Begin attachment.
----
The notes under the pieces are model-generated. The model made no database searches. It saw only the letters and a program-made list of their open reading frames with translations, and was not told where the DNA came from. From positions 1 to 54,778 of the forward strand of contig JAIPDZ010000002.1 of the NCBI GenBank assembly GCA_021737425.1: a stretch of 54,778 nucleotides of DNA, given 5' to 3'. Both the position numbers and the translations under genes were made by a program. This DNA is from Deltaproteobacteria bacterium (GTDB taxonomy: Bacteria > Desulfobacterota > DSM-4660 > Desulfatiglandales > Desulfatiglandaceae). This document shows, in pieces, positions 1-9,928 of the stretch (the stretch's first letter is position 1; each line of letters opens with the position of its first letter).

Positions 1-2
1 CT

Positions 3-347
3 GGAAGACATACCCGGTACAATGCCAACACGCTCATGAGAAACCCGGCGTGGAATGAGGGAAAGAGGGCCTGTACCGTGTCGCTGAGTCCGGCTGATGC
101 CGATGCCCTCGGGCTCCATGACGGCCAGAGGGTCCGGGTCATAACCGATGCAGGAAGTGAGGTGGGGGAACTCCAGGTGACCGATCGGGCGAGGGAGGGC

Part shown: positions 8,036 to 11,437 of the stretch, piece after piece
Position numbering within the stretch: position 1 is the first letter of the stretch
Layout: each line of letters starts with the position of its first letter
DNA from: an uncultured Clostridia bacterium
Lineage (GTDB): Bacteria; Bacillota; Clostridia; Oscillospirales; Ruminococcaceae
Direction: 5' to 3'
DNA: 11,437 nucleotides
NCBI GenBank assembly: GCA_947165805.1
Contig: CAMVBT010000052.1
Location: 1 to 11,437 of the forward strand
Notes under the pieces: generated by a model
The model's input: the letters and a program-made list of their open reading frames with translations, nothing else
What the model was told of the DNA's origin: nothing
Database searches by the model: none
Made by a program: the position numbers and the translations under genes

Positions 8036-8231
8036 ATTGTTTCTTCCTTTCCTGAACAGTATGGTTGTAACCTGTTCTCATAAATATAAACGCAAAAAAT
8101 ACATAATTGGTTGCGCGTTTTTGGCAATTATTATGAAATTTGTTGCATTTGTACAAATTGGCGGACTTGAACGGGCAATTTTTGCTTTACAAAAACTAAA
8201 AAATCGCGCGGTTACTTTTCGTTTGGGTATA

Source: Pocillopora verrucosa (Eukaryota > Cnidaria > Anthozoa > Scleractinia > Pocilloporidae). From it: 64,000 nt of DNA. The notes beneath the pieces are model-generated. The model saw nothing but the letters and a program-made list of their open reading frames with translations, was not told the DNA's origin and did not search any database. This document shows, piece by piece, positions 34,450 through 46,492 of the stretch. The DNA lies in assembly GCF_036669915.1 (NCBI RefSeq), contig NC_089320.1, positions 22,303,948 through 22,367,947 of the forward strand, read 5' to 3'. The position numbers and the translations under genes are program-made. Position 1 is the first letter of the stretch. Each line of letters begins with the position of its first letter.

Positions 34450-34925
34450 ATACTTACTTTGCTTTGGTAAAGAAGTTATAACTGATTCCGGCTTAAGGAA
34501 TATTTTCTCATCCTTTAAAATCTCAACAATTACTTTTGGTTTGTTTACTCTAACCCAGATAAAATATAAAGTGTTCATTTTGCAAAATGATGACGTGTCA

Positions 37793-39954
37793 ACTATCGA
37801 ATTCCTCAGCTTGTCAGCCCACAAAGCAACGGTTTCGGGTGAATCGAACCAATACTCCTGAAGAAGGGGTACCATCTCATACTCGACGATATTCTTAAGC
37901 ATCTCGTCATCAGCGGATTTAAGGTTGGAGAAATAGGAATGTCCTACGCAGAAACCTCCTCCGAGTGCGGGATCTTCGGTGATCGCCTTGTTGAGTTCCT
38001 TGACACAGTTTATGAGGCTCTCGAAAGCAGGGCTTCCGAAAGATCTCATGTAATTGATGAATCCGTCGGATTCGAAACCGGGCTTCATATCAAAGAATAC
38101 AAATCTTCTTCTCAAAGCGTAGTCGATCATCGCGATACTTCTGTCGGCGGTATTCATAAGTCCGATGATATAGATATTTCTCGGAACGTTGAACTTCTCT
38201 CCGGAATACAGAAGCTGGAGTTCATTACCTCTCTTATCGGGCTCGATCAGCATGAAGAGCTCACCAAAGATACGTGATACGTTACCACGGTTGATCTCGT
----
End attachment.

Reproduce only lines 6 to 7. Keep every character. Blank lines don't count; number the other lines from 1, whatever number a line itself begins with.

101 CGATGCCCTCGGGCTCCATGACGGCCAGAGGGTCCGGGTCATAACCGATGCAGGAAGTGAGGTGGGGGAACTCCAGGTGACCGATCGGGCGAGGGAGGGC

Part shown: positions 8,036 to 11,437 of the stretch, piece after piece